Matthew Paterson Students Have Flat Stanley on the Move

The presentations were moving along quickly and time was running short. After each brief demonstration, Michele Love, Matthew Paterson’s Instructional Technology Coach, allowed each student to answer a question from a classmate about his or her project.

This time, as Mrs. Love attempted to move to that next step, the student interrupted.

“Wait,” she said. “It’s not done yet.”

Teacher presents coding project to the class

In fact, the animation wasn’t finished. The project — which asked fourth graders in Mrs. Anastasia Amelio’s class to create an animated cover for the book “Flat Stanley’s Worldwide Adventures #15: Lost in New York” — required the students to move characters, animate letters, add sounds and more. In this particular case, the student’s Flat Stanley character flew across the screen while holding a fistful of balloons by their strings. But after he left the screen, Flat Stanley slowly floated back down through the picture.

When he returned, the impressed classmates began laughing. “How did you do that?” they asked.

To complete the project, each student used Scratch, a programming language designed for young students. They wrote their own coding by dragging snippets of code together like puzzle pieces.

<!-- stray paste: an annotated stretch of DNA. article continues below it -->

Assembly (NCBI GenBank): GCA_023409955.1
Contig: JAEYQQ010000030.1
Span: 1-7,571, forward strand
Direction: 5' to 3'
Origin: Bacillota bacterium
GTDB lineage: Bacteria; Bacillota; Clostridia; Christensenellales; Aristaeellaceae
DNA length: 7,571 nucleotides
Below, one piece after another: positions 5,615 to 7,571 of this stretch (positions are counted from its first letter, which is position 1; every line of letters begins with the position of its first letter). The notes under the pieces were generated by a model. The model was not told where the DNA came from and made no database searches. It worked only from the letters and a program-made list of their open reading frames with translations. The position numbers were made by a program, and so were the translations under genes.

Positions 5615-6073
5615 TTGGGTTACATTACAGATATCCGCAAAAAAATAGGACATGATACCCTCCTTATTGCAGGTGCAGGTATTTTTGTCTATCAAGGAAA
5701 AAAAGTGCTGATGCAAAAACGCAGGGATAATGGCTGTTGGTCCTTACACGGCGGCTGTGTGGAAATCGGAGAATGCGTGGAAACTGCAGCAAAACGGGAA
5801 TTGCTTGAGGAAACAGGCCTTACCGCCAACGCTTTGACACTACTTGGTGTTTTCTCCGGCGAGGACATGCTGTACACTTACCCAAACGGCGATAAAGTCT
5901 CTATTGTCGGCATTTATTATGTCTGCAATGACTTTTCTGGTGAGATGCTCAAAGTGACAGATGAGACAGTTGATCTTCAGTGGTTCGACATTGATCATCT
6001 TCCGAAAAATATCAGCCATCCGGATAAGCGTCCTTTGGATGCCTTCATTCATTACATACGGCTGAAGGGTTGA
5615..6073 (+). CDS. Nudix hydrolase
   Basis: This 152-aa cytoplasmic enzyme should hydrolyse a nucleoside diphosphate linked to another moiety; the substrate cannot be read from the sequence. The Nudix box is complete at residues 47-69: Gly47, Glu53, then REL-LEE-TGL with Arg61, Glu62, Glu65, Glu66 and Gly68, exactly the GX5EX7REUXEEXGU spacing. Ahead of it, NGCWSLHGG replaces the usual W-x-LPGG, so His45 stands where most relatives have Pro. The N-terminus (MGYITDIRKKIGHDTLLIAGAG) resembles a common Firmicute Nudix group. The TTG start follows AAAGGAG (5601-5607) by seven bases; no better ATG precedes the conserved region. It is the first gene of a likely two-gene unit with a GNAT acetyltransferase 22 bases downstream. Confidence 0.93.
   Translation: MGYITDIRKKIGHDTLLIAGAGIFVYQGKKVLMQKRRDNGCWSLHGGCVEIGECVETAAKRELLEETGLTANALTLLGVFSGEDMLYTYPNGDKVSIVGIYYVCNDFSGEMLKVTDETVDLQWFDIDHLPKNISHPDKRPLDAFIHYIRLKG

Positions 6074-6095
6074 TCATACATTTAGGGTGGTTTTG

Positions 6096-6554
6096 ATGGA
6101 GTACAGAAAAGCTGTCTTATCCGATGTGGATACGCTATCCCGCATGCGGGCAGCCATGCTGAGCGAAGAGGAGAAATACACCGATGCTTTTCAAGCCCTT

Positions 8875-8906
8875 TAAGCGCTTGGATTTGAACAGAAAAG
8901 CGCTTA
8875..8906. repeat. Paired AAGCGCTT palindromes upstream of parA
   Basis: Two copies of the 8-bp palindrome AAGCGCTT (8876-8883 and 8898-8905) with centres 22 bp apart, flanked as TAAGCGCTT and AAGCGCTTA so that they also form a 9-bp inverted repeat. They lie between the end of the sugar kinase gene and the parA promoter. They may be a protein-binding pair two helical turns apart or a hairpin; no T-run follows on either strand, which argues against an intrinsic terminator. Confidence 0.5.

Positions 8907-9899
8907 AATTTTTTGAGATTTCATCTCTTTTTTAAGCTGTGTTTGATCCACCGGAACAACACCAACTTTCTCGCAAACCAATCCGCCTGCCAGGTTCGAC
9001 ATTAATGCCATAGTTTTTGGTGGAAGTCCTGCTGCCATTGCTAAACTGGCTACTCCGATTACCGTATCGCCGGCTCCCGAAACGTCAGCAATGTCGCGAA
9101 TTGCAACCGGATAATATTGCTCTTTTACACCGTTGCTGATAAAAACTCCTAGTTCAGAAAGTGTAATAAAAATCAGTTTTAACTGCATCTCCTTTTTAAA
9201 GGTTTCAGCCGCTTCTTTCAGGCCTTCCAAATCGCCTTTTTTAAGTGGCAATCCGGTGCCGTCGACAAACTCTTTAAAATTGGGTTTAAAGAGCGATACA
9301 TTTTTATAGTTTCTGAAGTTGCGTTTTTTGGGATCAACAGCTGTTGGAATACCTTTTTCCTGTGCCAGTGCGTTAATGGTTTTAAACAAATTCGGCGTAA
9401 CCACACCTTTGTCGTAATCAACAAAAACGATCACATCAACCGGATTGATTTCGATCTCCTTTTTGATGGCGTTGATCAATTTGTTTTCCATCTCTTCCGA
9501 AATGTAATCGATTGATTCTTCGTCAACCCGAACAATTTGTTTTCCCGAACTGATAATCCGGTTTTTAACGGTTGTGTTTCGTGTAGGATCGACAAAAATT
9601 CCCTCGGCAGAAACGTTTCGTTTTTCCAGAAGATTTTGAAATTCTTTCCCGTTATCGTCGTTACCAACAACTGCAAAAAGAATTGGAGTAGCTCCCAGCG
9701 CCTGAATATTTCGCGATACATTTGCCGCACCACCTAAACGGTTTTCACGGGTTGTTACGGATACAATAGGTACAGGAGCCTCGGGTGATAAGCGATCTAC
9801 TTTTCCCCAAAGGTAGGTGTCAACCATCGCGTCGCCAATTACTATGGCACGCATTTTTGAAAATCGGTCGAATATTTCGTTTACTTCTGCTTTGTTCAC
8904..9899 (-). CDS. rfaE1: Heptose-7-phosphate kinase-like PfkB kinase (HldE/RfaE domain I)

The book cover project was the culmination for the district’s One School, One Book reading program. That it tied in an introduction to computer programming added yet another valuable teaching moment on top of reading and discussing the book.

Said Love: “We wanted the whole project to be purposeful.”

Although the Flat Stanley book was read by students at all elementary grade levels, the classroom projects varied. For example, kindergarten students learned how to expedite the oxidation of a penny, which simulated the copper  oxidation of the Statue of Liberty, one of the sites Flat Stanley visited in the book.

The coding program learned by fourth-grade students will be a valuable introduction to the technology. Love said computer programming is already part of middle-school students’ curriculum, but new state standards will require younger students to learn more of it in coming years.

“Coding will be a more regular part of their classwork,” she said.

The students have already shown some aptitude for that skill. They created movement, like the flying Flat Stanley or a walking cat; they added the sounds of honking car horns and train whistles; they changed the color or backgrounds and text; and they recorded their own voices and added the sound to their animations.

Throughout the process, students learned more than just coding. They read the book and brainstormed what should be included in their animated book covers. They discussed the setting (New York), and identified that the character (Flat Stanley) and the book title should be featured prominently.

Students at all grade levels had their own discussions of the book. The classes went on virtual field trips and were asked to answer similar questions about historical sites Flat Stanley visited.

“We tried to make it so that it was applicable across the board for all students,” Love said.